Greg Maxwell on the Prospects of SegWit2x And Why Bitcoin Developers May Leave The Project If It Succeeds

17
12586
Gregory Maxwell

At a recent SF Bitcoin Developers meetup, Bitcoin Core contributor and Blockstream CTO Greg Maxwell provided a technical presentation on the upcoming 0.15 release of Bitcoin Core. During the Q&A portion of his talk, Blocktime co-host Michael Tidwell asked Maxwell for his thoughts on SegWit2x and specifically what he thinks would happen in a situation where the hard fork portion of the proposal gains majority support from the network hashrate.

SegWit2x came out of the New York Agreement where large Bitcoin companies and the vast majority of the network hashrate agreed to implement a hard-forking increase to the block weight limit in November; however, some signers have already backed out of the deal or clarified that they were never for the hard fork portion of the agreement.

In his response to Tidwell’s question, Maxwell noted that the major contributors to Bitcoin Core are not interested in SegWit2x and will not implement it.

“I think it’s unlikely that [SegWit2x] will get more work behind it for the same reason that miners are mining [Bitcoin Cash] right now,” said Maxwell of the prospects of the proposal. “Miners are going to follow the money.”

The ‘Most Work’ Chain is Not What Matters

From Maxwell’s perspective, Bitcoin is defined by the rules of the system rather than the desires of the majority of the network hashrate.

“More work is always secondary to following the rules of Bitcoin, said Mawell.”

To further his point, Maxwell noted that there may have already been situations where Ethereum has had more joules of energy pumped into its mining process than Bitcoin.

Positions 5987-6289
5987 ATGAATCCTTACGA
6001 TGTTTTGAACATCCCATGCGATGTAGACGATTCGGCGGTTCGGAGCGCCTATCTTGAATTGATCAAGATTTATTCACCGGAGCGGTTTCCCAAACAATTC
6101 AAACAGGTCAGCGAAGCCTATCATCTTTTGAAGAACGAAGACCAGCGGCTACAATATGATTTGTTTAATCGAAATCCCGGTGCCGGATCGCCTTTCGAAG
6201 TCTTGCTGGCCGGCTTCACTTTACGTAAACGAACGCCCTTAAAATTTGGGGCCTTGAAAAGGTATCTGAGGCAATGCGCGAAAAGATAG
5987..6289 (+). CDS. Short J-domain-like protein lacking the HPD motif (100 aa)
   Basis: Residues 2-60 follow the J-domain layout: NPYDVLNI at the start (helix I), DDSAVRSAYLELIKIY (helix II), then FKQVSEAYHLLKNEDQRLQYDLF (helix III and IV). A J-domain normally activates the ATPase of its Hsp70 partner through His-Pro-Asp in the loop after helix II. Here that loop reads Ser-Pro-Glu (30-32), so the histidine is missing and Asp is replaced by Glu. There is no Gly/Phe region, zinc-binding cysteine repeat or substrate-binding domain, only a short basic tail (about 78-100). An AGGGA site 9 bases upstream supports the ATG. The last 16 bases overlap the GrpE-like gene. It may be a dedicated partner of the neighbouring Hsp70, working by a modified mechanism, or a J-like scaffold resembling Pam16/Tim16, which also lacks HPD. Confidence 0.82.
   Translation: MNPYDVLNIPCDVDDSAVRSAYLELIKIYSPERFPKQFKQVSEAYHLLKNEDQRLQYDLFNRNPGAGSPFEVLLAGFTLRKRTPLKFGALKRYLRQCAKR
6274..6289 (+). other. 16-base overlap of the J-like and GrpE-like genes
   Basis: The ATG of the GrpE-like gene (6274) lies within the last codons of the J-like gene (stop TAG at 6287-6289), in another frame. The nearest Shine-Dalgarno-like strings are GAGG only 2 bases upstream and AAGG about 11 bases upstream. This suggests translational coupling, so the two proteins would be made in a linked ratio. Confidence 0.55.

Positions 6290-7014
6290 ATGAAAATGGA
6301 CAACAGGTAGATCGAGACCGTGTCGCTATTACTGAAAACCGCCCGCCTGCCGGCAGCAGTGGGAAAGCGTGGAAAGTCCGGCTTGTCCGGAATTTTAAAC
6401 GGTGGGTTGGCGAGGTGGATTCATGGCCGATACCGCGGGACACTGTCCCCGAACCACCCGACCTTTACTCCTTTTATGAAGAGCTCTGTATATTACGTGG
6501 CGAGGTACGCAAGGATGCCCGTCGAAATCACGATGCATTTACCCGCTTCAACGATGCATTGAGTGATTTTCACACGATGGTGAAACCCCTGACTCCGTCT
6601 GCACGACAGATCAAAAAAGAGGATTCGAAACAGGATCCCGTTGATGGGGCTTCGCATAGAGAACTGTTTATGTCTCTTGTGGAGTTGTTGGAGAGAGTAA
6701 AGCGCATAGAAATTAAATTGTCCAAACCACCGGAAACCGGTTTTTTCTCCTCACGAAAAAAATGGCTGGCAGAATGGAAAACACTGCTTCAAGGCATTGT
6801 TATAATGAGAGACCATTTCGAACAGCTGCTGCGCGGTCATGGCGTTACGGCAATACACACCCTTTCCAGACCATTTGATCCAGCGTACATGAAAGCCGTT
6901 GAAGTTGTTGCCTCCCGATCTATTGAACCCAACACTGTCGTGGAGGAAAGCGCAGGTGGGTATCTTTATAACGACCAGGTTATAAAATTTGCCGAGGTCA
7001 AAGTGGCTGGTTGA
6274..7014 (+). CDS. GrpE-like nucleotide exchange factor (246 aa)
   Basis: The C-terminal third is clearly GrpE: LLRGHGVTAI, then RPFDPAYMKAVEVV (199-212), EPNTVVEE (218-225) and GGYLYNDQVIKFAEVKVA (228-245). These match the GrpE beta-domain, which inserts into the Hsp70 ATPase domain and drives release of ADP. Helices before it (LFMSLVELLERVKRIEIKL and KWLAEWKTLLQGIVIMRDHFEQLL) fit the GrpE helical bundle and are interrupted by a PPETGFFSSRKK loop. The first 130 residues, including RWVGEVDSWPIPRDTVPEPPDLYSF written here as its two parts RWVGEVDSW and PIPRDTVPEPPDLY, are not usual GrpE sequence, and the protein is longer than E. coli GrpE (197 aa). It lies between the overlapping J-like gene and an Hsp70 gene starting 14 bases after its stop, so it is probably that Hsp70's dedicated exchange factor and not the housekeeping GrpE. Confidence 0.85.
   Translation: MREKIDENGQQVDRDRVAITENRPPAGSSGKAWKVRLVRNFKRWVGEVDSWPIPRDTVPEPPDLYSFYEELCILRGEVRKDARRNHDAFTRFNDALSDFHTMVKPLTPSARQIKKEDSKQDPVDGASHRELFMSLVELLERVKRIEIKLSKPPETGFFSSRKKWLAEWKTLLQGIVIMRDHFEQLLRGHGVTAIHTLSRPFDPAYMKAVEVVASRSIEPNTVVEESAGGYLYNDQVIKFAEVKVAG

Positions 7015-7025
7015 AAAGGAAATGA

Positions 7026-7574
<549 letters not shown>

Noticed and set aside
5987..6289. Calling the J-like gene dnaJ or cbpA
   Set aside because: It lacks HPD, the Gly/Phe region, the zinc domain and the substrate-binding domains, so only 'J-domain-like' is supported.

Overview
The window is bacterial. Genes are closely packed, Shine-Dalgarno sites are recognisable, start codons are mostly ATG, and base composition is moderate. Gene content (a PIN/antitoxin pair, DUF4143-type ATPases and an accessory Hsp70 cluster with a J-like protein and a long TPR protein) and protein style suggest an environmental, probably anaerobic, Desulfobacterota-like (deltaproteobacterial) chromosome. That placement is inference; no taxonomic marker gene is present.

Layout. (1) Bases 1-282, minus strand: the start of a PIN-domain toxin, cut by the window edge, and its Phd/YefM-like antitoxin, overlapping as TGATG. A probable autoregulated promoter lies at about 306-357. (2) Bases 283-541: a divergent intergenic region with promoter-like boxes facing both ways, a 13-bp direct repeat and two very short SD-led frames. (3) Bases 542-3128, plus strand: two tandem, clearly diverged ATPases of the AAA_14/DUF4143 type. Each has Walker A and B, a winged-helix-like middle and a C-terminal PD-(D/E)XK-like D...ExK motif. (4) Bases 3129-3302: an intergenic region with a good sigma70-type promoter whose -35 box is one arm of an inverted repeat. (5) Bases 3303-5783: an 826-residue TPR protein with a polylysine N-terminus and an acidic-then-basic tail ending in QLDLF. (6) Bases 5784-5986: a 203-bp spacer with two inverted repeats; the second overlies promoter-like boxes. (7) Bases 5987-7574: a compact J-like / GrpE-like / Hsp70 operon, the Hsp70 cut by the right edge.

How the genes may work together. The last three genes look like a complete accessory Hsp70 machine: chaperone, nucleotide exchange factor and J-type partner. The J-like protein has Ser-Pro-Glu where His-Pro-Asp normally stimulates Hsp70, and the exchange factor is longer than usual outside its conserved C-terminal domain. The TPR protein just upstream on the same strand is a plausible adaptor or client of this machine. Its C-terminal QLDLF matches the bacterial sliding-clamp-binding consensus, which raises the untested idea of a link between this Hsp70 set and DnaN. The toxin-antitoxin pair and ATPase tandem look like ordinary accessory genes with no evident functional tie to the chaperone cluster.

“I don’t just suddenly go, ‘Oh, Ethereum is Bitcoin now because it’s got more joules of energy pumped into its security,’”

It is Possible for Bitcoin to Hard Fork, But It’s Hard

Although Maxwell is against the SegWit2x proposal, he did concede that it is possible for Bitcoin to hard fork in the future.

“But it has to be a hard fork the users as a whole choose to do,” Maxwell clarified. “Maybe that’s really hard to achieve, especially since we can do so many things without hard forks.”

The contributors to Bitcoin Core tend to prefer soft forks over hard forks because they’re backwards compatible and can be rolled out on an opt-in basis.

“That’s an important part of the security model because if you can easily change Bitcoin to take one controversial, probably okay change, then you can change it in lots of other ways as well,” Maxwell added.

According to Maxwell, bitcoin’s value proposition is as a “digital asset that isn’t going to change out from under you”.

In terms of the types of hard forks that could work, Maxwell noted that one potential process is to add a soft-forking change to Bitcoin and then use a hard fork to clean up the technical debt related to the change at a later date. Maxwell believes it would be much easier to gain social consensus around these sorts of hard forks.

“There is a proportional relationship [between] the distance you have to the code — and the operation of the system — and how viable you think some of these proposals are,” Maxwell later added about hard fork proposals more generally.

How Would Bitcoin Core Contributors React to SegWit2x?

In terms of how the contributors to Bitcoin Core may react to SegWit2x gaining the majority of the network hashrate, Maxwell first reiterated that the proposal would probably only gain majority support from miners if users as a whole were adopting it.

“I think that if users as a whole were adopting it, then the people that are developing Bitcoin today would go and do something else instead, said Maxwell”

In a situation where the majority of miners are supporting SegWit2x and users still prefer the original chain, Maxwell noted that a change to Bitcoin’s proof-of-work algorithm (SHA-256) would “make sense”. The Blockstream CTO does not view SHA-256 as a defining trait of the Bitcoin system, and he noted that it may need to be changed in the future for security reasons anyway.

Changing the proof-of-work algorithm would effectively destroy the investments bitcoin miners have made into specialized hardware used for the mining process. Maxwell referred to this as a “nuclear option”.

“When you have no other choice, you do it because duh,” Maxwell added. “Do you choose a system that’s non-functional and insecure or do you choose a system that works?”